Originally published as a single article: “Tongues—Are They for Today?,” DBSJ 14 (2009). Part 1 explained the need for revisiting the tongues issue, defined key terms, and summarized the history of tongues-speaking.
How, then, is this new, more careful continuationist to be answered? There are, after all, many descriptive texts in favor of tonguesspeaking in the NT, and even prescriptive texts that detail the proper practice of tongues in the church. Could it be that the continuationist who allows his experience to skew his exegesis has a counterpart in the cessationist who allows non-experience (or perhaps better, his rationalism) to skew his exegesis?1 Those who argue thusly are not without some warrant, and the cessationist does well to hear them. The dismissal of glossolalia because it is not “normal” to our postenlightenment sensibilities proves too much,2 and certainly cannot substitute for careful theological argumentation. This being said, however, I do believe that a careful theological argument for cessationism can be mustered.
Perhaps the easiest way to argue a point of theology or practice is to cite a concrete text or set of texts that unambiguously affirms the point to be made. Some, in fact, will accept nothing less than such a proof text. For cessationists in this category, 1 Corinthians 13:8–13 reigns as the end-all argument for cessationism. I do allow for the possibility that this passage argues for cessationism in the present age; however, I am also keenly aware that the two interpretations that argue thusly are minority positions that must compete with a formidable alternative interpretation that is held by the majority. To be specific, the point of cessation in this text, viz., the arrival of the “perfect” (v. 10)3 may possibly be the completion of the canon4 or the maturation of the church,5 but more probably refers to the state of affairs that accompanies the revelation of Jesus Christ to the believer either at the point of physical death or at the Second Advent—a revelation that immediately renders all lesser forms of revelation unnecessary. This final view is the majority view among modern commentators and the virtually unanimous understanding of continuationists;6 further, it is the preference of not a few cessationists.7 The latter would argue that the revelatory gifts will finally cease at the revelation of Jesus Christ, but are presently in a state of suspension (as is the case in much of biblical history) due to theological factors other than the message of 1 Corinthians 13.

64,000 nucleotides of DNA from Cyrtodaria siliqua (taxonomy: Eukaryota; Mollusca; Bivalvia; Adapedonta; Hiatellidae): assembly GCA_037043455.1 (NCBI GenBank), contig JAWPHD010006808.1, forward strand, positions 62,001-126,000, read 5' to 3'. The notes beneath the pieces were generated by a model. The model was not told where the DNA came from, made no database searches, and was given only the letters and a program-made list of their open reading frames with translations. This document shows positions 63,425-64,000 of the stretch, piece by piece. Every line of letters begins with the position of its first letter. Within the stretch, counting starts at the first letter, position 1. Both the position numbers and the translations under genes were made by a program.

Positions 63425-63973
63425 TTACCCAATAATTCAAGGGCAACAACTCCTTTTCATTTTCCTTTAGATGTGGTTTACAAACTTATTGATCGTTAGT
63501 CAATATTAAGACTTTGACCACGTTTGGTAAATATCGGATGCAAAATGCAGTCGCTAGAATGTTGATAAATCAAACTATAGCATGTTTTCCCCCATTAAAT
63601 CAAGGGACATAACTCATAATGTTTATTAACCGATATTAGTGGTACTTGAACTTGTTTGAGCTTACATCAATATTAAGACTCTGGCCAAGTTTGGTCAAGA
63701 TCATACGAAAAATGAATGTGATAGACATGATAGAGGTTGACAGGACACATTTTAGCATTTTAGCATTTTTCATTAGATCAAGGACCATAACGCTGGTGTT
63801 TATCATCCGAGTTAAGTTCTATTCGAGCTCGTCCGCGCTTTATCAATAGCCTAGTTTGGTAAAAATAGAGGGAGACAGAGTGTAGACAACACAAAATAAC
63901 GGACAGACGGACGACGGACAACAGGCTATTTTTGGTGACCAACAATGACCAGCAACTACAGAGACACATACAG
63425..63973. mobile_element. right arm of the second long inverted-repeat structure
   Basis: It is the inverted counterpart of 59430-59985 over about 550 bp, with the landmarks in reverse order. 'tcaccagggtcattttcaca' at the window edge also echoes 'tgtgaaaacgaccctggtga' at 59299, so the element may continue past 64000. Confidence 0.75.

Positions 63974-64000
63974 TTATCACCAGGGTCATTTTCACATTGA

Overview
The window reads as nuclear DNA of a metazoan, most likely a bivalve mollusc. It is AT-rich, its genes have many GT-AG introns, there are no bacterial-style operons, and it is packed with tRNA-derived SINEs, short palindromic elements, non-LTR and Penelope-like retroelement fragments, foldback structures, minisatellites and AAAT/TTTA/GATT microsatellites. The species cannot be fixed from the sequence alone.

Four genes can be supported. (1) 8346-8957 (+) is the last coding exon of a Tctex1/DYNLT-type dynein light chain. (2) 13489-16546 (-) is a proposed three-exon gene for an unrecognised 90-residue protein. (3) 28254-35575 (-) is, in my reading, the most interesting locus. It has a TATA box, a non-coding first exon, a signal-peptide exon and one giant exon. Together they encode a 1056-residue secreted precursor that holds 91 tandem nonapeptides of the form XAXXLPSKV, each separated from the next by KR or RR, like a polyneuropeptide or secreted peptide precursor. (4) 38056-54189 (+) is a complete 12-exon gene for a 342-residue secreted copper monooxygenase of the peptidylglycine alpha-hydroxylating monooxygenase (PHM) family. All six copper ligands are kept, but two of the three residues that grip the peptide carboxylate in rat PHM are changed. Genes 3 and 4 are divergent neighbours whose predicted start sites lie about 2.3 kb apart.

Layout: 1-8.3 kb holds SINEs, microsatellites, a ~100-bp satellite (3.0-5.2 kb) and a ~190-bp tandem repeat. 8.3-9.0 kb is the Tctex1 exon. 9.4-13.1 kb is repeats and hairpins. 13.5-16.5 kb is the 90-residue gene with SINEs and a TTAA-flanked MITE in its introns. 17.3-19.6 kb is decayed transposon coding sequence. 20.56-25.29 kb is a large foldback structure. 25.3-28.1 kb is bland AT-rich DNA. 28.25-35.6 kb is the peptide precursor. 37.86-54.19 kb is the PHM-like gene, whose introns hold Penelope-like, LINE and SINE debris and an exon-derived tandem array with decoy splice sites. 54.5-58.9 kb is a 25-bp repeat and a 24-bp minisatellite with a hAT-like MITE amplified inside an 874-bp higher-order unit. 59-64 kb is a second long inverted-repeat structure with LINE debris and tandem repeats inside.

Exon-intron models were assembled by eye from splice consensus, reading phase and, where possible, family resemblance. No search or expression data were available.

In short, despite the great furor that surrounds this passage, the argument for cessationism does not rise or fall on the interpretation of 1 Corinthians 13 alone. Further, the formidable exegetical case against this “proof text” for cessationism virtually guarantees that this passage alone will not convince skeptics. So while I allow the possibility that this passage might argue for the cessationist position, I am convinced that the more prudent course of action for the cessationist is to pursue a more robustly exegetical-theological argument for cessationism. This concession will no doubt scandalize some, but broad appeal to the analogy of faith instead of a single text does not, in my opinion, weaken the cessationist argument; instead, it deepens and strengthens it.
Originally published as a single article: “Tongues—Are They for Today?,” DBSJ 14 (2009).
On March 7, 2009, David Wilkerson, a seasoned “prophet” from New York City, issued a warning that shook his readers: “An earth-shattering calamity is about to happen…. It will engulf the whole [New York City] megaplex, including areas of New Jersey and Connecticut. Major cities all across America will experience riots and blazing fires.” Though Wilkerson was able to give few details about this impending conflagration other than “I know it is not far off,” he was able to provide some advice for his readers, including “laying in store a thirty-day supply of non-perishable food, toiletries and other essentials.”1
Most of those who were aware of this “prophecy” reacted to it with more amusement than alarm, but a few bloggers responded to Wilkerson’s doomsaying remarks in an effort to calm the panicked naïve among their readership. It seems that the previously simple task of answering this kind of alarmism, however, has been rendered increasingly complex by an uptick in sympathy for prophecy and tongues in conservative evangelicalism today. Simple denunciation of such foolishness is apparently no longer acceptable in today’s “open but cautious” evangelical milieu.2 Instead it would seem that one is now obliged to give Wilkerson a hearing and remain cautiously open to the possibility that his prophecy might be accurate. John Piper, for instance, cautiously proposes that Wilkerson’s prophecy “does not resonate with my spirit…. God might have said this. But it doesn’t smell authentic to me.”3 Somehow, I am not reassured.